Much at stake with Kentucky's election security


The recent revelation that Kentucky voter information is being sold on the Dark Web should be a grave concern to all Kentuckians. To paraphrase Dwight D. Eisenhower, “The future of this republic [Commonwealth] is in the hands of the American [Kentucky] voter.” The corruption of Kentucky’s voter registration system places the integrity of all future Kentucky elections in jeopardy. The corruption of Kentucky’s voter registration also places our men and women in uniform, America’s diplomats, and their families at risk of harm.


So how did we get here? In the words of Secretary of State Alison Lundergan Grimes, “The revelation that this data is being peddled on the Dark Web and could potentially fall into the hands of bad actors greatly concerns me and should every Kentuckian.” How can any Kentuckian take the words of Secretary Grimes seriously, especially after the revelations of the past two years that Secretary Grimes, and others in her office, have not only accessed the Kentucky Voter Registration system, but, have also allowed a known computer hacker access to extremely sensitive voter data?


The real question which must be asked is just exactly what did Secretary Grimes and others in her office think would happen when raw voter data was removed from Kentucky’s secure voter registration database? Did any of these individuals consider the harm that could result from removing secure voter registration data? More importantly, did any of these individuals even care about the potential harm once the data was transferred to an unsecure computer, or computer network.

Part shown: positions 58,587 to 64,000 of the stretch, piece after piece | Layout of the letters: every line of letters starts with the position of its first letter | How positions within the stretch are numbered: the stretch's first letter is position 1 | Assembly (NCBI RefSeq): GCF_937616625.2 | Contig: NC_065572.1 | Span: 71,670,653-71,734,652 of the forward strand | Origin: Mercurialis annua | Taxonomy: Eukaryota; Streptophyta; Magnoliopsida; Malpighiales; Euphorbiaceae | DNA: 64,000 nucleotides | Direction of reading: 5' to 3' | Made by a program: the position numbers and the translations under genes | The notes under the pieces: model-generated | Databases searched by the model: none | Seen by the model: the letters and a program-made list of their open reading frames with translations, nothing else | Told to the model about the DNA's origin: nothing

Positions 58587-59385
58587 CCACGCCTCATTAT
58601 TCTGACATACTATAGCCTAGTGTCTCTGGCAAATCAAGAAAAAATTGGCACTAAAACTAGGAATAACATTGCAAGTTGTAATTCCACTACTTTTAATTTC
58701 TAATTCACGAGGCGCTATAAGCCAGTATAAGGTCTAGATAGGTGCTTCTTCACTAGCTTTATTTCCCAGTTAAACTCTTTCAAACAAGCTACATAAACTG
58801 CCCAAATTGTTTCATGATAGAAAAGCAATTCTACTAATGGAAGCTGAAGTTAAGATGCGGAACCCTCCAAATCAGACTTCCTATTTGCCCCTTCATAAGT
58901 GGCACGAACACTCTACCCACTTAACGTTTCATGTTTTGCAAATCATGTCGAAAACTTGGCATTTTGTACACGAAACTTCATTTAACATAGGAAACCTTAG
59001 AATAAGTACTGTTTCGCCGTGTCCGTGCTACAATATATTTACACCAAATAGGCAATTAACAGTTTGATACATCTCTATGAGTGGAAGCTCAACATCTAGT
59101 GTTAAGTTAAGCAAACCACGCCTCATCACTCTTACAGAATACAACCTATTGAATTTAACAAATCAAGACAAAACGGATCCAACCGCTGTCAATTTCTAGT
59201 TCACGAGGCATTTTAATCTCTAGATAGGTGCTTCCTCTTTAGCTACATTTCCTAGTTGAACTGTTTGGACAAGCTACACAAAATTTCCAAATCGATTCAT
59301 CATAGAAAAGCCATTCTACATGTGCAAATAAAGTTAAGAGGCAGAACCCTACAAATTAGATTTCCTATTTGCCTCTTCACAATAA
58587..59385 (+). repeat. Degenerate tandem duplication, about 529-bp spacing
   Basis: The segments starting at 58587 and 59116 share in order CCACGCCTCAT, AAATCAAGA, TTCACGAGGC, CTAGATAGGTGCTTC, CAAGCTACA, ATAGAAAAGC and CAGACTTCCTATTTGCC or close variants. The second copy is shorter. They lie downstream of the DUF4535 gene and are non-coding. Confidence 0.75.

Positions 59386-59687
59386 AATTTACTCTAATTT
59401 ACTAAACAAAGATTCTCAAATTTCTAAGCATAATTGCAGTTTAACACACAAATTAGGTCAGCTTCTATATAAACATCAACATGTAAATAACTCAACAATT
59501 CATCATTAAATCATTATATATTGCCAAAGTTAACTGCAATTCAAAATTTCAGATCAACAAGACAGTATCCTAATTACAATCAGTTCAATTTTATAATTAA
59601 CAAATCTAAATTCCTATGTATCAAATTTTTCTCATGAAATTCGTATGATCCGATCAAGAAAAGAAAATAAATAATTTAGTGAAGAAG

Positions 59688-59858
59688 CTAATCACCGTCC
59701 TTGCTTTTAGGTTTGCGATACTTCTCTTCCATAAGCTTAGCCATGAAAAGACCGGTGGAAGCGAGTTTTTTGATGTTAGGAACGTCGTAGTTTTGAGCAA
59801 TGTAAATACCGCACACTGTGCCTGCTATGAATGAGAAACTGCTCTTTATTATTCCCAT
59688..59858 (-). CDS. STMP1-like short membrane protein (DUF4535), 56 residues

Most concerning, for all Kentuckians, are the words of Secretary Grimes when she said, “At this time, I have no reason to believe Kentucky’s voter registration system has been compromised. The incident, however, underscores the serious need to ensure our staff are not releasing information in the public domain which weaken Kentucky’s cybersecurity efforts and that the Board must move quickly to put in place new defenses under our Help America Vote plan.”

Should anyone who has followed the ongoing complaints against Secretary Grimes actually believe that she is the least bit concerned about the security of Kentucky’s voter registration information? At the risk of offending Secretary Grimes, the person likely responsible for releasing this sensitive information in the public domain, the first thing the Board needs to do is vote to end unlimited access to the voter registration system by Secretary Grimes, and her staff of political appointees. The next thing the Board needs to do is vote to request the Department of Homeland Security and the Federal Bureau of Investigation to immediately open an investigation, an investigation which will uncover those responsible for allowing Kentucky’s voter registration information to find its way to the dark underbelly of the dark web.


Next, it is time to stop appointing people to positions on the Board of Elections simply because they are politically connected. Instead, it is time to appoint board members who understand the importance of the integrity of our voter registration information, individuals who are not simply rubber stamps for the Secretary of State. This is not only important, it is critical, regardless of the party affiliation of the Secretary of State, today, tomorrow, and in the future.


Finally, each of us should remember, that the right to vote is the one of the most precious rights we have as Americans and as Kentuckians. 

The integrity of Kentucky elections hangs in the balance; let’s end the practice of allowing politicians to corrupt this process. Let’s send a loud message and tell politicians that our votes are not for sale either on the dark web, or anywhere else. Let’s send a loud message that enough is enough!


Stephen Knipper is running for the Office of Secretary of State.

Kentucky Today’s Perspectives section provides a public forum for our readers to express their views on issues of importance. The opinions expressed are those of the writer and should not be construed as an official position taken by this newspaper. We encourage you to join in the conversation by sending your essays to We reserve the right to reject submissions deemed inappropriate.


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